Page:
But here’s the good news for Crown of Light fans: that exhibit may have gone, but staying is the designer, Ross Ashton. In collaboration with four other artists, he will be producing the new exhibit, The World Machine, this time promsing to cover the origins of the Universe. This is going to be a challenge for them, because the Big Bang and cosmology is such an abstract concept to visualise. It’ll be hard to produce something that’s aesthetically without provoking a riot from Durham University’s physics department going “No! It doesn’t work like that you idiots!” However, I’m told they have a world-renowned cosmologist on their team, so that should work in their favour.
One small but important detail: one of the best bits of Crown of Light was the soundtrack. All the sounds used in the show was pre-existing music compiled together, but it was chosen so well you could swear the whole lot had been written specially for the show. Well, I am pleased to say sound designer John del’Nero is back on board. Living up to the expectations set by Ross Ashton and John del’Nero is a hugely daunting task, but if anyone can, it’s Ross Ashton and John del’Nero.
Another installation meant to be on a science theme. This installation from Janet Echelman refers to the 1.26 milliseconds that an earthquake in Chile shortened the day back in 2010. The shape is derived from NASA data, presumably of the shockwaves. I have to say, I’m a little sceptical about the scientific value of this one. From the description on the website, we have, I quote “Audiences will be posed questions whose answers correspond directly to colours that will be projected proportionately onto the sculpture surface floating overhead. The result is a portrait of the collective thoughts of the public beneath, and a rare experience where the physical and virtual become one.” Hmm. That looks like it’s straying out of science and possibly straying into pretentiousness.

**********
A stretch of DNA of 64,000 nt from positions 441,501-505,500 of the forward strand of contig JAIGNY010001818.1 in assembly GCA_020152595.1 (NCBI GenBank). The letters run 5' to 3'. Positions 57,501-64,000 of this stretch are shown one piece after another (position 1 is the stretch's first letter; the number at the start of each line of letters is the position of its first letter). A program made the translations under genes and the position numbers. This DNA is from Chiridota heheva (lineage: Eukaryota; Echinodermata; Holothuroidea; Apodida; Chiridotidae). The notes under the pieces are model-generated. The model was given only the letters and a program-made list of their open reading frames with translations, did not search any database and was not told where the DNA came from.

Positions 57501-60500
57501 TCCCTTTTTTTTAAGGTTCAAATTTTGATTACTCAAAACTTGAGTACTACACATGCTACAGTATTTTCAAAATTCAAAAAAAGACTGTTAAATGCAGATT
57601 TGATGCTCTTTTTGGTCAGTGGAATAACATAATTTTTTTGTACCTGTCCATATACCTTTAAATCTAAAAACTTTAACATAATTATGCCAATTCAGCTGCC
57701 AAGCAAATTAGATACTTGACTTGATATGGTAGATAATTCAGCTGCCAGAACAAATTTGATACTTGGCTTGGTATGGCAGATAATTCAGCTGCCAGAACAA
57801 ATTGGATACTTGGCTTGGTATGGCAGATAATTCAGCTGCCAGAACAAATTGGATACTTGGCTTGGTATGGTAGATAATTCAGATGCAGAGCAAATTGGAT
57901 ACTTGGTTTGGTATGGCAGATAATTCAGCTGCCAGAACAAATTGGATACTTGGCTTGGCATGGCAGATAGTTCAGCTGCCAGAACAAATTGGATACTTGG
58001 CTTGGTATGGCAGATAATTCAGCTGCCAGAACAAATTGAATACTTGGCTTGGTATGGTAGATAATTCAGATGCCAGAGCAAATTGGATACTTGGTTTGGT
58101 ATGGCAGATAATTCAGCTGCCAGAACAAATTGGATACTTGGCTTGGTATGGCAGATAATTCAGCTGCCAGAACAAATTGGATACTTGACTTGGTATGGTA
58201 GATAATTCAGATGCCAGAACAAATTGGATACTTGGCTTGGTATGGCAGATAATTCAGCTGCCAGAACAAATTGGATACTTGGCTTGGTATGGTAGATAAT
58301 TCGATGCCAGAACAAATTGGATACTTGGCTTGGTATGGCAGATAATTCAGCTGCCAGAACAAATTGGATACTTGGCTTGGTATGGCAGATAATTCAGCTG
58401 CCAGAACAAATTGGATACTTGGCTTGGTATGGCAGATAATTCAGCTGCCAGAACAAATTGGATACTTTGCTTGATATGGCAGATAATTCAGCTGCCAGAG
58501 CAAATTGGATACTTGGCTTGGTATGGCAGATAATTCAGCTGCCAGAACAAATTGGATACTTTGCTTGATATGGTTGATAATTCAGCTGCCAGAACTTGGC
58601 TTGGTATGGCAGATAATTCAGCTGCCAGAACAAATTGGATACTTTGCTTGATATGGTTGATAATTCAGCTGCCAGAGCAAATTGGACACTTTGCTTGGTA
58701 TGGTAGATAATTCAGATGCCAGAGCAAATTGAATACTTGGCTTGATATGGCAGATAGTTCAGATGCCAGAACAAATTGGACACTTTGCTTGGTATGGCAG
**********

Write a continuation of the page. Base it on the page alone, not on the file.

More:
But forget about that. Whatever this is trying to achieve. This is going to be a striking image over the river. I saw this being set up from Milburngate Bridge and it’s all looking rather exciting. You might not pick up whatever message this is intended to give, but don’t think you need to – just enjoy what looks set to be one of the iconic sights of the festival.
The Red House